The Calaveras County Board of Supervisors voiced support for a list of goals put forth by County Administrative Officer Al Alt in a presentation during a board meeting on July 16.

Alt’s presentation, given after about 80 days in office, covered an assessment of the strengths and weaknesses of Calaveras County government, a list of proposed annual goals, and the importance of longer term strategic planning.

Based on his assessment, Alt outlined several overarching goals for county government. These included accountability, facilities, employee engagement, revenue and fiscal stability, and policy.

Alt also detailed the board’s priorities, as established in January of this year, which included the Pacific Gas and Electric Co. settlement, Public Works and fire, cannabis, policy, facilities and master plan, budget and long-term planning, and Lake Tulloch and short-term rentals.

“My goals really aren’t in competition at all with the priorities – they fit the priorities that were already set,” Alt said.

Alt also stressed the importance of longer term strategic planning.

“Our strategic plan is where this boat’s headed. If we don’t have that plan, we’re just rowing,” Alt said.

Alt argued for the importance of his goals and encouraged the supervisors to endorse them. “It is important,” he said. “This gives me a way … to make sure that we stay focused doing valuable work for the public even when there’s policy shifts.”

After a period of discussion, all supervisors voiced their support for the proposed goals.

“These are good goals,” District 2 Supervisor Jack Garamendi said.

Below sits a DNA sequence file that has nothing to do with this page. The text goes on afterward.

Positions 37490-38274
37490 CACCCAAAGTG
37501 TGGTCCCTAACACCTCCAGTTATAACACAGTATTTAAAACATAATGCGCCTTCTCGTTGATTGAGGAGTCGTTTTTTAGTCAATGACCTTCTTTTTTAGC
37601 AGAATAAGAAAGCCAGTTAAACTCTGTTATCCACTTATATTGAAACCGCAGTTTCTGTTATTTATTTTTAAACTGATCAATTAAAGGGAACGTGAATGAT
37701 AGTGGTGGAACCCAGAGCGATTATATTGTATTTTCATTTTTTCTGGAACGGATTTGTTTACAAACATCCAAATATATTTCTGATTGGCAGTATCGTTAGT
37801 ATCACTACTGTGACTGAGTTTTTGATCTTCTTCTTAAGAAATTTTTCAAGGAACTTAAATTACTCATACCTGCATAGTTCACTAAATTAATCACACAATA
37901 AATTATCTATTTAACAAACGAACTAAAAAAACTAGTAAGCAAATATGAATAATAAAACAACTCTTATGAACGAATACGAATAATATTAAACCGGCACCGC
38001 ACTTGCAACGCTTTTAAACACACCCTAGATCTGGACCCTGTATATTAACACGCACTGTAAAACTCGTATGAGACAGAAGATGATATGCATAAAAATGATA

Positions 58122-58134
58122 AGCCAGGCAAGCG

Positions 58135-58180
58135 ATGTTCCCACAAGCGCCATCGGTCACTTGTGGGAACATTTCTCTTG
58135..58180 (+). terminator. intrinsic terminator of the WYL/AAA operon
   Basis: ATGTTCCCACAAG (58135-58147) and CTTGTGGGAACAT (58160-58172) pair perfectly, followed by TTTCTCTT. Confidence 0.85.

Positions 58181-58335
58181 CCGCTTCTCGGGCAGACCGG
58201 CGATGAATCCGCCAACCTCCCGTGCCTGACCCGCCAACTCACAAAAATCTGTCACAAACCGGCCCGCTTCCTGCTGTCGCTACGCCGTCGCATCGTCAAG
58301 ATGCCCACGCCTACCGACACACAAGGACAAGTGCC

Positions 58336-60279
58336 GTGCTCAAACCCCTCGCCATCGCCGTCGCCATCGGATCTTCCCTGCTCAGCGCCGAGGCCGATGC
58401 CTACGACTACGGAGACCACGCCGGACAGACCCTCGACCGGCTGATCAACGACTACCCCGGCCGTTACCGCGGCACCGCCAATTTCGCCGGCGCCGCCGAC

In other business:

The board also adopted a resolution ordering a special election on Nov. 5, 2019, in order for voters to weigh in on Measure C, which calls for a permanent increase to the transient occupancy tax (TOT) for the City of Angels.

The measure will permanently increase the TOT from 10% to 12%, and is expected to generate an annual $200,000 increase in revenue from hotel and vacation rental guests.

If passed, the revenue will be used to fund essential public services, including emergency fire response and protection, police patrols, public works maintenance, and business attraction and retention.

Measure C will also increase the appropriations limit for the City of Angels for the fiscal years of 2020-2024 by the amount generated by the increase.

Angels Camp last increased the TOT in 2003. It is currently experiencing budget shortfalls, and the City Council believes that the tax will generate long-term revenue to help ameliorate the city’s deficits and rising costs, avoid budget cuts and reductions in services, and bring the TOT up to the rate charged by Calaveras County and neighboring jurisdictions.

Angels Camp voters will also weigh in on Measure D, which will make the offices of city clerk and city treasurer appointed instead of elected.

Calaveras County will conduct the election, and the city will reimburse the county for the cost.

“It doesn’t cost the county anything because it is the city’s election entirely,” County Clerk Recorder Rebecca Turner said. “It will cost the city probably $25,000 to $30,000 for the election.”



Noah Berner has lived in Calaveras County most of his life, and graduated from University of California, Santa Cruz with a degree in history.

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